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MUTUAL DEFENSE TREATY BETWEEN THE UNITED STATES OF

AMERICA AND THE REPUBLIC OF THE PHILIPPINES
The Parties to this Treaty,

Reaffirming their faith in the purposes and principles of the Charter of the United Nations and their
desire to live in peace with all peoples and all Governments, and desiring to strengthen the fabric of
peace in the Pacific Area,

Recalling with mutual pride the historic relationship which brought their two peoples together in a
common bond of sympathy and mutual ideals to fight side-by-side against imperialist aggression during
the last war,

Desiring to declare publicly and formally their sense of unity and their common determination to defend
themselves against external armed attack, so that no potential aggressor could be under the illusion that
either of them stands alone in the Pacific Area,

Desiring further to strengthen their present efforts for collective defense for the preservation of peace
and security pending the development of a more comprehensive system of regional security in the
Pacific Area,

Agreeing that nothing in this present instrument shall be considered or interpreted as in any way or sense
altering or diminishing any existing agreements or understandings between the United States of America
and the Republic of the Philippines,

Have agreed as follows:

ARTICLE I

The Parties undertake, as set forth in the Charter of the United Nations, to settle any international
disputes in which they may be involved by peaceful means in such a manner that international peace and
security and justice are not endangered and to refrain in their international relations from the threat or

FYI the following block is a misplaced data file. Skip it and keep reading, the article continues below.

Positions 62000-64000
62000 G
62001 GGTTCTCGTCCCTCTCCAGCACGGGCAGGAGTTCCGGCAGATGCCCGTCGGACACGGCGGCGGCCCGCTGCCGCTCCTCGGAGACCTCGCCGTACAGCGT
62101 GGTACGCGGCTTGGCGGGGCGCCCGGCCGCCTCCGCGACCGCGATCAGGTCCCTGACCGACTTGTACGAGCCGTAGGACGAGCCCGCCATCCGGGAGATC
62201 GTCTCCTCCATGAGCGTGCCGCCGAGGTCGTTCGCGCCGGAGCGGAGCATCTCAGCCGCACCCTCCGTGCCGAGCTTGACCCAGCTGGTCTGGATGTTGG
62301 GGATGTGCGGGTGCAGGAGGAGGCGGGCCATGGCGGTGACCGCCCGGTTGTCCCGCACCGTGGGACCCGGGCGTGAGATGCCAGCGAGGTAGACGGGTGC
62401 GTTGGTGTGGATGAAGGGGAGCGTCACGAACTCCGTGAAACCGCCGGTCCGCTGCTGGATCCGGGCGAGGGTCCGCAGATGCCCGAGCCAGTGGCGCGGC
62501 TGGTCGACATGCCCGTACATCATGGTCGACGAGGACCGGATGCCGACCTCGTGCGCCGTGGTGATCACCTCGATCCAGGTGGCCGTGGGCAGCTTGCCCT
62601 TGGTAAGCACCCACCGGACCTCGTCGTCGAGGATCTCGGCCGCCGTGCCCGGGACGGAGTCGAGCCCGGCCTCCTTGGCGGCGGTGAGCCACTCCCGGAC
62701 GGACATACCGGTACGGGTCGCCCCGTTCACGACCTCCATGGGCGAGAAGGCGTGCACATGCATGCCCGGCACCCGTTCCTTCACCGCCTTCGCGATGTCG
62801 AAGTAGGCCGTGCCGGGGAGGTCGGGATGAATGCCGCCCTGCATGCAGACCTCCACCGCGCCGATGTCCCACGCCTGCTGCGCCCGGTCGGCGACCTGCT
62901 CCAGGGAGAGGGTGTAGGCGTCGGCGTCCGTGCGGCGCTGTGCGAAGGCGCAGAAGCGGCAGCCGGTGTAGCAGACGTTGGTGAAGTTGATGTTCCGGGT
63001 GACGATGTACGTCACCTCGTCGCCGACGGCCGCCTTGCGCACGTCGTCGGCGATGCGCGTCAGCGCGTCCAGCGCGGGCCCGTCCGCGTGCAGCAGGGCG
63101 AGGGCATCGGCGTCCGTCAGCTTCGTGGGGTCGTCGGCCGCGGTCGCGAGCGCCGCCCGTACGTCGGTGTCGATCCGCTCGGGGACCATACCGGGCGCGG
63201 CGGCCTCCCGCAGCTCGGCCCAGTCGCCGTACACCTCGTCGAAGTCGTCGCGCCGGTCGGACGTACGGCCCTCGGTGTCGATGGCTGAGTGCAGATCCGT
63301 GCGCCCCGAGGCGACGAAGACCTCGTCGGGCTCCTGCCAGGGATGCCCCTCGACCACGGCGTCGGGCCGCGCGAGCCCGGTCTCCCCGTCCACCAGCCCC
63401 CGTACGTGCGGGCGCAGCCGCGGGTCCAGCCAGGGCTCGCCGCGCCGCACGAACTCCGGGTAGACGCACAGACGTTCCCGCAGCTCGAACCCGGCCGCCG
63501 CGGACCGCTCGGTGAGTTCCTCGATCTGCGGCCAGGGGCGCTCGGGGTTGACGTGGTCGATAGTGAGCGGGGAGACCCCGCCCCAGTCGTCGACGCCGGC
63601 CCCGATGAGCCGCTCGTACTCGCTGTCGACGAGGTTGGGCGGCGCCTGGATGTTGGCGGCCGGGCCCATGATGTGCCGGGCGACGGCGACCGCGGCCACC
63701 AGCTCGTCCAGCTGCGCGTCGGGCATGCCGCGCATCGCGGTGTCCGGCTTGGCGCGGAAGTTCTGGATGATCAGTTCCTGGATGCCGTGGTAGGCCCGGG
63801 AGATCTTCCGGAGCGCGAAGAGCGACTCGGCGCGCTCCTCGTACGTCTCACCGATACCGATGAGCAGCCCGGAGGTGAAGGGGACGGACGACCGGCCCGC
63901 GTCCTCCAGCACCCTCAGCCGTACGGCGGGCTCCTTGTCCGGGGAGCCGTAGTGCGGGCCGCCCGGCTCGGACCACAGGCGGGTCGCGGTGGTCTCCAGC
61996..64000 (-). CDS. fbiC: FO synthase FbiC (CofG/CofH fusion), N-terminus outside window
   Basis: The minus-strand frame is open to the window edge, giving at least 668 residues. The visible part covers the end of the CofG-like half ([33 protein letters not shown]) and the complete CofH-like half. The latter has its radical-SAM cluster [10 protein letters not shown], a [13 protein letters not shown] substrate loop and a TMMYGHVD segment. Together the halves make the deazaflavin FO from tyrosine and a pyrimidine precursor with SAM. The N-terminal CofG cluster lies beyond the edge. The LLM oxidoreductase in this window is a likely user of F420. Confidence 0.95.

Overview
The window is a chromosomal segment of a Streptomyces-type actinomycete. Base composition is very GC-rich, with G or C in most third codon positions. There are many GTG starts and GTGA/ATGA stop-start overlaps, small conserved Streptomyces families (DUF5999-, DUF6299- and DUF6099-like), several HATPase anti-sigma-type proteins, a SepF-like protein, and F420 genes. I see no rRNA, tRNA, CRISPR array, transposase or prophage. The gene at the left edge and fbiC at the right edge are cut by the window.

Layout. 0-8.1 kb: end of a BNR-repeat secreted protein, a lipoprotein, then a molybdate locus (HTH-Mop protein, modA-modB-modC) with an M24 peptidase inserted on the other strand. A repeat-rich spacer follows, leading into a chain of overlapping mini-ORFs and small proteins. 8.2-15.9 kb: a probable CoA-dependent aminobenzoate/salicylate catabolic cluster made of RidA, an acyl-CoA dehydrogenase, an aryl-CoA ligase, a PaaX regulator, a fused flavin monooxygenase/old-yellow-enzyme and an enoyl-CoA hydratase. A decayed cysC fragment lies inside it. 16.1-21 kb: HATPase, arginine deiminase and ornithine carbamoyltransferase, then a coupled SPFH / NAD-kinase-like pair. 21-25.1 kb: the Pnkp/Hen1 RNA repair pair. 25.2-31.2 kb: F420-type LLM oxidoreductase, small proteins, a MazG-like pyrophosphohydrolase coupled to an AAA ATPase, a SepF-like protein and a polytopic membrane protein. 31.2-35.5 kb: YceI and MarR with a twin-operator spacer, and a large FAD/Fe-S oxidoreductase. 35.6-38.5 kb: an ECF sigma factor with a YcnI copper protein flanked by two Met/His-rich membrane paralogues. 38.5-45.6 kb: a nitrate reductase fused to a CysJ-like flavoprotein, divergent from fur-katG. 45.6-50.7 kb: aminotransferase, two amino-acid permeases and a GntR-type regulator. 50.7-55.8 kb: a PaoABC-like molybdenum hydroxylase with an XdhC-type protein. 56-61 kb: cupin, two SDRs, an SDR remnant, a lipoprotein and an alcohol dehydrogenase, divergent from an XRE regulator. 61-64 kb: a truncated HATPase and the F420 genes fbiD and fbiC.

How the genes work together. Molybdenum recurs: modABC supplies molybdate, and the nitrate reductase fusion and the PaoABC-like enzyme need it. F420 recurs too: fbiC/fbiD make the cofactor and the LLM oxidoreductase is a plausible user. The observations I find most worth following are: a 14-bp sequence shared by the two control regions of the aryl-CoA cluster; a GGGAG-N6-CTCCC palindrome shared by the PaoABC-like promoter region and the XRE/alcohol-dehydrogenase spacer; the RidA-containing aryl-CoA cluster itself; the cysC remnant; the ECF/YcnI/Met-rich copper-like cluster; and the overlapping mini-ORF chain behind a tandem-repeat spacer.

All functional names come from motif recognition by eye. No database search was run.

use of force in any manner inconsistent with the purposes of the United Nations.

ARTICLE II

In order more effectively to achieve the objective of this Treaty, the Parties separately and jointly by
self-help and mutual aid will maintain and develop their individual and collective capacity to resist
armed attack.

ARTICLE III

The Parties, through their Foreign Ministers or their deputies, will consult together from time to time
regarding the implementation of this Treaty and whenever in the opinion of either of them the territorial
integrity, political independence or security of either of the Parties is threatened by external armed attack
in the Pacific.
ARTICLE IV

Each Party recognizes that an armed attack in the Pacific Area on wither of the Parties would be
dangerous to its own peace and safety and declares that it would act to meet the common dangers in
accordance with its constitutional processes.

ARTICLE V

For the purpose of Article IV, an armed attack on either of the Parties is deemed to include an armed
attack on the metropolitan territory of either of the Parties, or on the island territories under its
jurisdiction in the Pacific or on its armed forces, public vessels or aircraft in the Pacific.

ARTICLE VI

This Treaty does not affect and shall not be interpreted as affecting in any way the rights and obligations
of the Parties under the Charter of the United Nations or the responsibility of the United Nations for the
maintenance of international peace and security.

ARTICLE VII

This Treaty shall be ratified by the United States of America and the Republic of the Philippines in
accordance with their respective constitutional processes and will come into force when instruments of
ratification thereof have been exchanged by them at Manila.

ARTICLE VIII

This Treaty shall remain in force indefinitely. Either Party may terminate it one year after notice has
been given to the other Party.

IN WITNESS WHEREOF the undersigned Plenipotentiaries have signed this Treaty.

DONE in duplicate at Washington this thirtieth day of August 1951.